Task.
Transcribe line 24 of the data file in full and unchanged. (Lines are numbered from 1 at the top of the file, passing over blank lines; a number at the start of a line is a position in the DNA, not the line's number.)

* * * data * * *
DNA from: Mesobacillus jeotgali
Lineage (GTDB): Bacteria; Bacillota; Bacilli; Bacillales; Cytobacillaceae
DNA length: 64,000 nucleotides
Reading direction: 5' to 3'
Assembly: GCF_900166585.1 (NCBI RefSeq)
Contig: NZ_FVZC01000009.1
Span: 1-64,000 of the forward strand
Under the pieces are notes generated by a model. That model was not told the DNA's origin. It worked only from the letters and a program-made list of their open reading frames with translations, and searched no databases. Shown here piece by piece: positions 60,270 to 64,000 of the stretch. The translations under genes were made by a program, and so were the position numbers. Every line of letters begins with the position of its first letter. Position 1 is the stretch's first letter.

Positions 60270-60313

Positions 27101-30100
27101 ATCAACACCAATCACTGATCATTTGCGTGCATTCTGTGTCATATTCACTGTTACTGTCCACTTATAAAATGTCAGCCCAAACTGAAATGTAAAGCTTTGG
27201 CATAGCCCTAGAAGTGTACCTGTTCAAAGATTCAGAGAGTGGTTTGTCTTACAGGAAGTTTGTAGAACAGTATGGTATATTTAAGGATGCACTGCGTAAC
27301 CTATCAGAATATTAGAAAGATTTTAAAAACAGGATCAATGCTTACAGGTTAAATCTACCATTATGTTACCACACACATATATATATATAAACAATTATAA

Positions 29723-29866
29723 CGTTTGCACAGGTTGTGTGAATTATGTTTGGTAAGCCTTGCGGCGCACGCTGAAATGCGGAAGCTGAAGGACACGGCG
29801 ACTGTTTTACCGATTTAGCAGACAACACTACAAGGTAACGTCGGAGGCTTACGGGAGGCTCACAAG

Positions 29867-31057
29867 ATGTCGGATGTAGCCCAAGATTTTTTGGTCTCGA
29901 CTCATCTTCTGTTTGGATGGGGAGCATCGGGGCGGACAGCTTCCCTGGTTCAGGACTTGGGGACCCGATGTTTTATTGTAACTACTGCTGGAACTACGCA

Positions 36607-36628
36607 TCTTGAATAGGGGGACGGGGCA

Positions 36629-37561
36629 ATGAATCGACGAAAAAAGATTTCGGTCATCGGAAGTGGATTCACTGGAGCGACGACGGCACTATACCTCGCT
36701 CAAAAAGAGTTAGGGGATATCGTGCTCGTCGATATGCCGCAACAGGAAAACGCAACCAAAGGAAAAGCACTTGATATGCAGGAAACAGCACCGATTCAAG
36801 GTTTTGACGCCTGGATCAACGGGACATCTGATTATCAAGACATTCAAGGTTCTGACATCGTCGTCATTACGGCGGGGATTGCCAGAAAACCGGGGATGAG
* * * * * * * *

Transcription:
36701 CAAAAAGAGTTAGGGGATATCGTGCTCGTCGATATGCCGCAACAGGAAAACGCAACCAAAGGAAAAGCACTTGATATGCAGGAAACAGCACCGATTCAAG